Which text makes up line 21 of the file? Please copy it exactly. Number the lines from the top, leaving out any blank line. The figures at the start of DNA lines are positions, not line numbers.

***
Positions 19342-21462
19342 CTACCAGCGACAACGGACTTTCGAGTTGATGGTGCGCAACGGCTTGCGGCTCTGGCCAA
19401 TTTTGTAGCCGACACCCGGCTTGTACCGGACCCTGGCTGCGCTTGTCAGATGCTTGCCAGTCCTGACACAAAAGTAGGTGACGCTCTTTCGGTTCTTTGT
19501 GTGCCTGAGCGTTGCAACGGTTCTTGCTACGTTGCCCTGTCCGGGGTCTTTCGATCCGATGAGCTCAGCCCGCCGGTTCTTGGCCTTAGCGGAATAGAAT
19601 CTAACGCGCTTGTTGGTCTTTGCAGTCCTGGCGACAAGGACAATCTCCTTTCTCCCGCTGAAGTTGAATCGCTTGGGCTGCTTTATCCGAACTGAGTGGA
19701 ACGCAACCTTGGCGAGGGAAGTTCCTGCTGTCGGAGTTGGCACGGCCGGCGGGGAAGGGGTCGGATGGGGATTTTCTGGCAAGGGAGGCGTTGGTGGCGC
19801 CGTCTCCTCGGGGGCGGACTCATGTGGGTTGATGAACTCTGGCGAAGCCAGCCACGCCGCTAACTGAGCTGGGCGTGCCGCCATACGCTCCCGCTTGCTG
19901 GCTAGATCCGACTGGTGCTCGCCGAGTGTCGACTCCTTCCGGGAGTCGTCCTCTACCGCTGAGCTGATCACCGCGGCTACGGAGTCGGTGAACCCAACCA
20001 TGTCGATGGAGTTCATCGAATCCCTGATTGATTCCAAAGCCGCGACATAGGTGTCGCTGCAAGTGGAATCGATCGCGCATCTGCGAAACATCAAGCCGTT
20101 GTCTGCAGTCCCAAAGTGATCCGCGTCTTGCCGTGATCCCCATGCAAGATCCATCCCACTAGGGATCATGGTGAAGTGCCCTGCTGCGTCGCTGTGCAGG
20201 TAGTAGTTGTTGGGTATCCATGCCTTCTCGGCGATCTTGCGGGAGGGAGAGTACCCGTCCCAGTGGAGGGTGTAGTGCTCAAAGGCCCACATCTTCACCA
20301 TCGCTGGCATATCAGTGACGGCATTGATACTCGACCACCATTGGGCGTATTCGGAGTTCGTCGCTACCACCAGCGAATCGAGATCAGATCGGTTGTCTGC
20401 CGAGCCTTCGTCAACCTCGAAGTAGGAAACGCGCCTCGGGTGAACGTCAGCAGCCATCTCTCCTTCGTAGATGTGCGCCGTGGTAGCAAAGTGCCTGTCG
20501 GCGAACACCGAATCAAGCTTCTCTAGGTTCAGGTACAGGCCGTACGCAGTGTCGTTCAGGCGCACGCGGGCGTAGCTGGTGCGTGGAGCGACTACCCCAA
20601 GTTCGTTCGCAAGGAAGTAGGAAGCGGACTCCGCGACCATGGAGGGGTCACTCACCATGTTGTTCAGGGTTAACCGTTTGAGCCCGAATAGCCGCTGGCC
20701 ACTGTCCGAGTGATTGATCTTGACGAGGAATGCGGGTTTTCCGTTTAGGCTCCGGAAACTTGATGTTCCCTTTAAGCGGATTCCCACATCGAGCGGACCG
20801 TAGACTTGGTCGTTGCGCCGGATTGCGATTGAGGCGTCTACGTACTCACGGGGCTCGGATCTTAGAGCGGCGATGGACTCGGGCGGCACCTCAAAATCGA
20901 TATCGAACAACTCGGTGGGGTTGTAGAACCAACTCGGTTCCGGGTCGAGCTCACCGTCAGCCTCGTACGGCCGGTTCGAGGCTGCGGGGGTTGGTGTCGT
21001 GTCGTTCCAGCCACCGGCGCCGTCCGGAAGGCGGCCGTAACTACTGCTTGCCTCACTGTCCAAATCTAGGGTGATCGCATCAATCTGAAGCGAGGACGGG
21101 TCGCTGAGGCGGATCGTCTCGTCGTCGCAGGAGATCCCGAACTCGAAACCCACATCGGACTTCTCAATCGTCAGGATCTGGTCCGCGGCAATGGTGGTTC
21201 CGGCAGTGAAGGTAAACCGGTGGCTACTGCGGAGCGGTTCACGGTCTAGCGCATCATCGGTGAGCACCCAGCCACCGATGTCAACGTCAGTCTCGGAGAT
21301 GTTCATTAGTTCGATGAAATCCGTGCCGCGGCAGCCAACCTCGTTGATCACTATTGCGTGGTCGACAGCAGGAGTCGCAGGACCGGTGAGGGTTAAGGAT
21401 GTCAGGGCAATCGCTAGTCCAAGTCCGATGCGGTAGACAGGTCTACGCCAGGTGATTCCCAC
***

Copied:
21201 CGGCAGTGAAGGTAAACCGGTGGCTACTGCGGAGCGGTTCACGGTCTAGCGCATCATCGGTGAGCACCCAGCCACCGATGTCAACGTCAGTCTCGGAGAT